HIV cases in Philippines hit record high last May

Barsaba Taglieri
Luglio 25, 2017

HIV can hide inside them - called latent HIV - for long periods of time, so there is still a danger the child could need drug treatment in the future. The child has been in remission since eight and half years giving hope to millions of a possible new HIV cure.

"We met the 2015 target of 15 million people on treatment and we are on track to double that number to 30 million and meet the 2020 target", said Michel Sidibé, the Executive Director of the Joint UN Programme on HIV/AIDS (UNAIDS), in a press statement.

While the child being in remission raises hope, experts urged caution.

For the third time in recent years, a child born with HIV has been found free of the virus for a long period after a high dose of treatment early in life. "To our knowledge, this is the first reported case of sustained control of HIV in a child enrolled in a randomized trial of ART interruption following treatment early in infancy", Avy Violari, a scientist at the Perinatal HIV Research Unit of the University of the Witwatersrand in Johannesburg, said when presenting the case to the International AIDS Society conference today (July 24).

The first case of extended remission in a child was announced to great excitement in 2013. The child was diagnosed at one month of age, started treatment at two months of age in the group of infants randomised to receive 40 weeks of treatment with lopinavir/ritonavir, zidovudine and lamivudine, and stopped treatment at one year of age.

The second case was reported in France where a child underwent treatment from birth until the age of six years.

There have been two other examples of early, limited treatment leading to outcomes like the one seen in this child, Rizza said, including the case of a baby in MS who received treatment just hours after birth and later went into remission for 27 months.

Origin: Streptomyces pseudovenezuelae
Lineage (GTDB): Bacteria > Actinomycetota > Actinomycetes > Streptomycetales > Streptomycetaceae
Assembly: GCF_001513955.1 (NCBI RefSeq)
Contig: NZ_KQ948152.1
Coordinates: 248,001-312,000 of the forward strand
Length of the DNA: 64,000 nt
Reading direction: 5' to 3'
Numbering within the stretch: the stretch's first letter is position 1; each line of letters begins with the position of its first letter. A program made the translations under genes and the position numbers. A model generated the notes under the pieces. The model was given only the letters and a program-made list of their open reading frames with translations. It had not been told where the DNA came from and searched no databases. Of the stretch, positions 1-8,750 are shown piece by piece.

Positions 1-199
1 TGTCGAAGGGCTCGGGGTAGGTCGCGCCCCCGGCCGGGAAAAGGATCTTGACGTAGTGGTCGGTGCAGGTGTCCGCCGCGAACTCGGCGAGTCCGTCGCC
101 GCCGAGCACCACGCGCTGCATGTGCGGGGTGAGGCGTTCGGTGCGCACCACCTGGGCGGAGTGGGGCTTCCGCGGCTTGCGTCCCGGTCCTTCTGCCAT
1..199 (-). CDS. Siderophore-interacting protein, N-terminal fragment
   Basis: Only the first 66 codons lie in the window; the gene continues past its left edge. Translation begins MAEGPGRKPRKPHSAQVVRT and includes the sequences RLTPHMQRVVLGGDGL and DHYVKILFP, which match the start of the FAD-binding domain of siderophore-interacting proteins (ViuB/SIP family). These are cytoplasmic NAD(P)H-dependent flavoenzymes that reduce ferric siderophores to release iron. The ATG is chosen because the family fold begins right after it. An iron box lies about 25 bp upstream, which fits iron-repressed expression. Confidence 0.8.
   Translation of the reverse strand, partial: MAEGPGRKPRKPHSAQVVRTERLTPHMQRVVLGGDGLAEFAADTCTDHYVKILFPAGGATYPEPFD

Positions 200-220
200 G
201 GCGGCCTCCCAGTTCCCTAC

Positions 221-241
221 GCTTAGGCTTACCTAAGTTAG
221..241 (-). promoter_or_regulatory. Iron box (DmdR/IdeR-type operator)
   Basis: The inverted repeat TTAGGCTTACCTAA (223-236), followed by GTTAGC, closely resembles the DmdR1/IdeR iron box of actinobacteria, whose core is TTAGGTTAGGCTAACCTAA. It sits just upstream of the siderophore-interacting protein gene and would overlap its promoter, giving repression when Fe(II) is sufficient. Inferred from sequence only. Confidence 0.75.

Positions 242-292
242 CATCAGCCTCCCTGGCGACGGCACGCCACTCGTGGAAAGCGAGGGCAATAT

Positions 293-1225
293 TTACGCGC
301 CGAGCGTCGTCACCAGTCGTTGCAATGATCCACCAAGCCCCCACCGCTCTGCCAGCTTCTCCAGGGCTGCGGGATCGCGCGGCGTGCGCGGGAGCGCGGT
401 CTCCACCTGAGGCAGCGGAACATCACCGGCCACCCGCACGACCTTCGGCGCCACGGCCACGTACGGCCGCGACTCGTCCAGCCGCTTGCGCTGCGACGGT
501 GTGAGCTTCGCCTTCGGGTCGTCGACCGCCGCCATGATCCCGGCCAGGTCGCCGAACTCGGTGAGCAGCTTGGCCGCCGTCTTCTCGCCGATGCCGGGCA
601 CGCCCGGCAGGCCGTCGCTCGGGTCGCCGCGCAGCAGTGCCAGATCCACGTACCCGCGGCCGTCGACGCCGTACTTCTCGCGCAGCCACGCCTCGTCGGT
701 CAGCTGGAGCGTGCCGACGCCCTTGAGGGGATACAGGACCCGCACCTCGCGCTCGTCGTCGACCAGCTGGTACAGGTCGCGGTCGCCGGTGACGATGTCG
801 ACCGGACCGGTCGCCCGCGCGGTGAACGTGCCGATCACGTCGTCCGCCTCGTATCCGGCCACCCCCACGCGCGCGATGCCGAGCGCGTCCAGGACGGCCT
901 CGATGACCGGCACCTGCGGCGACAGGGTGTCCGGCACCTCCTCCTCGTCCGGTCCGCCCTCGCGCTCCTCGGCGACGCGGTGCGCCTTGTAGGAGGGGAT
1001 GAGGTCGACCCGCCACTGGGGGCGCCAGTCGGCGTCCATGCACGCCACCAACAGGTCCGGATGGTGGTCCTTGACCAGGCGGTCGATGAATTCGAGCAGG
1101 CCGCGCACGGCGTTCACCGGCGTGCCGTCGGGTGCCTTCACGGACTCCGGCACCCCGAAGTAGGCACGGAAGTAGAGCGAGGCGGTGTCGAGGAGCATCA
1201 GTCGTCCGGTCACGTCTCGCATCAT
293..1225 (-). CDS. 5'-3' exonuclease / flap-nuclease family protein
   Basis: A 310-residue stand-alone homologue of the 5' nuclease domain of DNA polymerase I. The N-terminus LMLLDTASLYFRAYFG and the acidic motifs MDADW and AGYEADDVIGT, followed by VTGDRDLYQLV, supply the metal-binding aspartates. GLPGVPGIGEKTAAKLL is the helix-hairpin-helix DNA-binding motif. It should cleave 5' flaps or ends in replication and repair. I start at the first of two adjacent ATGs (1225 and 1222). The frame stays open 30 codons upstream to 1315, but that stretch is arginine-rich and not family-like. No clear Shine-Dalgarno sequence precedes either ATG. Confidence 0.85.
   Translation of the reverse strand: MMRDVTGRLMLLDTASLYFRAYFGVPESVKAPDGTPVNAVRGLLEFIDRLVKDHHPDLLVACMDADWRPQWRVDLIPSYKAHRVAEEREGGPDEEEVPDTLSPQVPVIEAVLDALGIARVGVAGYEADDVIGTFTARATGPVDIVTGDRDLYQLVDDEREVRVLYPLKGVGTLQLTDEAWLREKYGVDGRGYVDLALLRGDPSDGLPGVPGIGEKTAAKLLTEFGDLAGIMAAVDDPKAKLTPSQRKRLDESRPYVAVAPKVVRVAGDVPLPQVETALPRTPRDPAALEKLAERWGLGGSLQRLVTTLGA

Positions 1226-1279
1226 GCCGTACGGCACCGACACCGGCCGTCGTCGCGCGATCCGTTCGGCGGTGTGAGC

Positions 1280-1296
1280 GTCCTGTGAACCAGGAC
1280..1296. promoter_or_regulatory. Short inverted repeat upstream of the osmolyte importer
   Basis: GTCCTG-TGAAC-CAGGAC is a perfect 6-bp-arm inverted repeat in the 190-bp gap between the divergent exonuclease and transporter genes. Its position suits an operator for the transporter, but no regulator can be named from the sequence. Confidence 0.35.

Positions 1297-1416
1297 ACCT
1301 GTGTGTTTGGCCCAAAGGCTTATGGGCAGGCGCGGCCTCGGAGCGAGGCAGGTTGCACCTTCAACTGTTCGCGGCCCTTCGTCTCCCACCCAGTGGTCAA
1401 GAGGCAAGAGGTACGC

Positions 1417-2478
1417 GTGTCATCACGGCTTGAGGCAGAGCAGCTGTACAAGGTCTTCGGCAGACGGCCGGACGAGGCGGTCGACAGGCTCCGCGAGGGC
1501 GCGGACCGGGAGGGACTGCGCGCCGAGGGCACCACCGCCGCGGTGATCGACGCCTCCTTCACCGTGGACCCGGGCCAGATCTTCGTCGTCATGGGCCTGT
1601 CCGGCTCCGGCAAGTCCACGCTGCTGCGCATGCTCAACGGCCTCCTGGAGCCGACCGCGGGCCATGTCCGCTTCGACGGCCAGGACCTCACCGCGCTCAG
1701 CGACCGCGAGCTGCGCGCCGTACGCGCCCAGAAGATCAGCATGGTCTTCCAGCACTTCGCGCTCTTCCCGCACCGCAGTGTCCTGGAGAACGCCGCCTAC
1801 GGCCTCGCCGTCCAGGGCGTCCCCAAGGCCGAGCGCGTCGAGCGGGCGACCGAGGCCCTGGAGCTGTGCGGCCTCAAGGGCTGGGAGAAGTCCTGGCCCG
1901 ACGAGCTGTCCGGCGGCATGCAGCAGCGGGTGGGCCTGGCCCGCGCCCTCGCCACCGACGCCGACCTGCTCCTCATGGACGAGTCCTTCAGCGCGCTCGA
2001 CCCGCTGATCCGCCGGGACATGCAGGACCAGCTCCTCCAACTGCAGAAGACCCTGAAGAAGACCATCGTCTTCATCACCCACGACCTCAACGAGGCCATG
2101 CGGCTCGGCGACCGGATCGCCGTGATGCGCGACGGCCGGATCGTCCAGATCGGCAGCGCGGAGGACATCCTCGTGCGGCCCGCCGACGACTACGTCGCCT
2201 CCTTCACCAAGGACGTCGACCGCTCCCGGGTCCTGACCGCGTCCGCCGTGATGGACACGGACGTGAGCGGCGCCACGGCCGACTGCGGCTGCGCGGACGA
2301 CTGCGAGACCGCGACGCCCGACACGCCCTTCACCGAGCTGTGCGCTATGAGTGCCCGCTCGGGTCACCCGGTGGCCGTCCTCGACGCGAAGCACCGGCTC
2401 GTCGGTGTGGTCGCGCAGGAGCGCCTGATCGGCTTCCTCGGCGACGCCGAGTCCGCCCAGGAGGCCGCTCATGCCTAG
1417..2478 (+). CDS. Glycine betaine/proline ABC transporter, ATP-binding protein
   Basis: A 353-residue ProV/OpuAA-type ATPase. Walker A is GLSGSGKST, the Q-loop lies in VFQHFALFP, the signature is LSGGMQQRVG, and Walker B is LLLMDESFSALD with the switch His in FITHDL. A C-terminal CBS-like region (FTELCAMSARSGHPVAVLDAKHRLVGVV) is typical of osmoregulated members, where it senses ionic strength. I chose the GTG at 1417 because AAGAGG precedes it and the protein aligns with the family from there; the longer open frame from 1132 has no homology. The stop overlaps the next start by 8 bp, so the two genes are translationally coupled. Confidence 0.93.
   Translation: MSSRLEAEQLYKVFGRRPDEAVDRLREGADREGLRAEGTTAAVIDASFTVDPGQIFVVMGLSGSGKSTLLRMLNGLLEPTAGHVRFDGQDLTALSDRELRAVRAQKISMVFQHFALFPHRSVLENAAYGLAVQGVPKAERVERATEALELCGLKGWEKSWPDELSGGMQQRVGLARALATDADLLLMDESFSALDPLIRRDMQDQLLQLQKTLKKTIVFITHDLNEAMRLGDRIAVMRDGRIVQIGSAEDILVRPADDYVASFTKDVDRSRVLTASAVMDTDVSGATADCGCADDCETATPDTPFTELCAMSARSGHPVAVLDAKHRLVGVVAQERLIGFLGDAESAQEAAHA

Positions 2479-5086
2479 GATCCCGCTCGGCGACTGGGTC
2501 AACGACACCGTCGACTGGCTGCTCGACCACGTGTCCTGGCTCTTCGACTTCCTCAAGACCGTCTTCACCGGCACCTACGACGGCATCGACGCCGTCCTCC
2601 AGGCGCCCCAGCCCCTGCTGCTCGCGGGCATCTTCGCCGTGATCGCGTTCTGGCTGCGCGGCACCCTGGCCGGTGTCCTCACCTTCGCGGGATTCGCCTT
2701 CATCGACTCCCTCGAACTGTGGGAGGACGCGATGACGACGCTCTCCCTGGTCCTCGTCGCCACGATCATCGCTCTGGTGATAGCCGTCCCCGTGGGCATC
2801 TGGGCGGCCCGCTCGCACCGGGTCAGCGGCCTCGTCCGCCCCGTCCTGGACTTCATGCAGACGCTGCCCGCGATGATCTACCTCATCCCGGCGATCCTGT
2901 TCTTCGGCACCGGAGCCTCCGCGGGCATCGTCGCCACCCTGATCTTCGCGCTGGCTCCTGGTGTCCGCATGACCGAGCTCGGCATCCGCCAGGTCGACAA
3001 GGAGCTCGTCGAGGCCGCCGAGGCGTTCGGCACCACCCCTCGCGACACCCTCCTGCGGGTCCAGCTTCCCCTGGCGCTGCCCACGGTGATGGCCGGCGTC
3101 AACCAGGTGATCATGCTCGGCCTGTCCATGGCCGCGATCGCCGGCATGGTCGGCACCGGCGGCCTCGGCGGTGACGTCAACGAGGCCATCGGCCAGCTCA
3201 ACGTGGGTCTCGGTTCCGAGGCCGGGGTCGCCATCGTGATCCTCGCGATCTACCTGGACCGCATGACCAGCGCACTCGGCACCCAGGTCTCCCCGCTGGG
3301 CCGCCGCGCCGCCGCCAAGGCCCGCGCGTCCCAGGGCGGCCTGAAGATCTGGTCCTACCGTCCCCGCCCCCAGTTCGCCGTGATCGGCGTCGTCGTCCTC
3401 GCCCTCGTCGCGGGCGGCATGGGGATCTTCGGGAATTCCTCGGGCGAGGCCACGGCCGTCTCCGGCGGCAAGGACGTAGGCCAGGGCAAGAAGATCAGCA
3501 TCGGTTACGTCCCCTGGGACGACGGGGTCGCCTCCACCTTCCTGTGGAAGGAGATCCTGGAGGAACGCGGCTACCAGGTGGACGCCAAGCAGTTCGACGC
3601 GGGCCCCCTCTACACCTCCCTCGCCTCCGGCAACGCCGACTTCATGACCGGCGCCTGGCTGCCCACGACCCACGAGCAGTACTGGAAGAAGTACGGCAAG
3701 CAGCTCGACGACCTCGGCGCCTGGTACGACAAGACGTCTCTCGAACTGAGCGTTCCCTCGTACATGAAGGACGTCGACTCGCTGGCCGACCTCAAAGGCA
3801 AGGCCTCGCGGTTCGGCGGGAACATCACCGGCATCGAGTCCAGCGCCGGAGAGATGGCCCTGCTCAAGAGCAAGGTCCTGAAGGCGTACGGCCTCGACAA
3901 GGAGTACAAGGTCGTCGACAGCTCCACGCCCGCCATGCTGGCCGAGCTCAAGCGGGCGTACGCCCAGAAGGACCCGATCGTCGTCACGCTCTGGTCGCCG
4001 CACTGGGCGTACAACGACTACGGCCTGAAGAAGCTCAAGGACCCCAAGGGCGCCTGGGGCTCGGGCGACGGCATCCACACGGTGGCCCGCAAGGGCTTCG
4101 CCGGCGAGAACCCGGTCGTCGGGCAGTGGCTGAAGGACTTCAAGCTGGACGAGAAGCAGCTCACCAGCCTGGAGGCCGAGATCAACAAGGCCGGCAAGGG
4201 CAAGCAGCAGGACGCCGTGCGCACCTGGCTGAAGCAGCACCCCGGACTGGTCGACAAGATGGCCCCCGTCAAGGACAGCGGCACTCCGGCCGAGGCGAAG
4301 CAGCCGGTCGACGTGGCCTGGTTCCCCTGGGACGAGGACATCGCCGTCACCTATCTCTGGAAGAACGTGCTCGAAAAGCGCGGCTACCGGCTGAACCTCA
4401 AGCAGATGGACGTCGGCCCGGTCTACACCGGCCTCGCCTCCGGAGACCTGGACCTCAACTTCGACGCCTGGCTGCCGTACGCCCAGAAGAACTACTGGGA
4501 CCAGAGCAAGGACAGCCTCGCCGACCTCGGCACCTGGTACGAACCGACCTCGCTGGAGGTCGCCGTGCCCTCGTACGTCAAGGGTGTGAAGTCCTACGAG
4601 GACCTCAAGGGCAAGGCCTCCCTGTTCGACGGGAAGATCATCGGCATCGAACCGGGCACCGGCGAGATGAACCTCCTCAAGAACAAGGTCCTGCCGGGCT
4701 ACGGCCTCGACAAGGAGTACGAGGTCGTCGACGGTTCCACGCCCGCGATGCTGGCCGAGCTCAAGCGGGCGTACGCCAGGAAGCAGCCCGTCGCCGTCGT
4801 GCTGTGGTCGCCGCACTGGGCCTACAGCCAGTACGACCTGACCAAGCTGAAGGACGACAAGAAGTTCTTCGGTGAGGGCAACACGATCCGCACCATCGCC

"Unlike human antibodies, cattle antibodies are more likely to bear unique features and gain an edge over HIV, said Dr Dennis Burton, part of the research team". The goal was to figure out whether early treatment was better than deferred treatment.

People living with HIV may one day be able to replace their daily pills with just a few injections a year, according to a new study.

"We don't really know what's the reason why this child has achieved remission - we believe it's either genetic or immune system-related".

U.N. AIDS released the news in a report that also revealed that AIDS-related deaths have dropped to nearly half of what they were in 2005. The virus came under control again after she resumed treatment.

Sophie Harman, a senior lecturer in global health systems, told AP News that more resources could have gone to making health systems in poor countries stronger than they now are.

"I do want to caution that many kids around the world have been treated, and, having gone through this with the MS child, I think it's important to know this is a very rare outcome, a notable outcome, but not a common one", she said.

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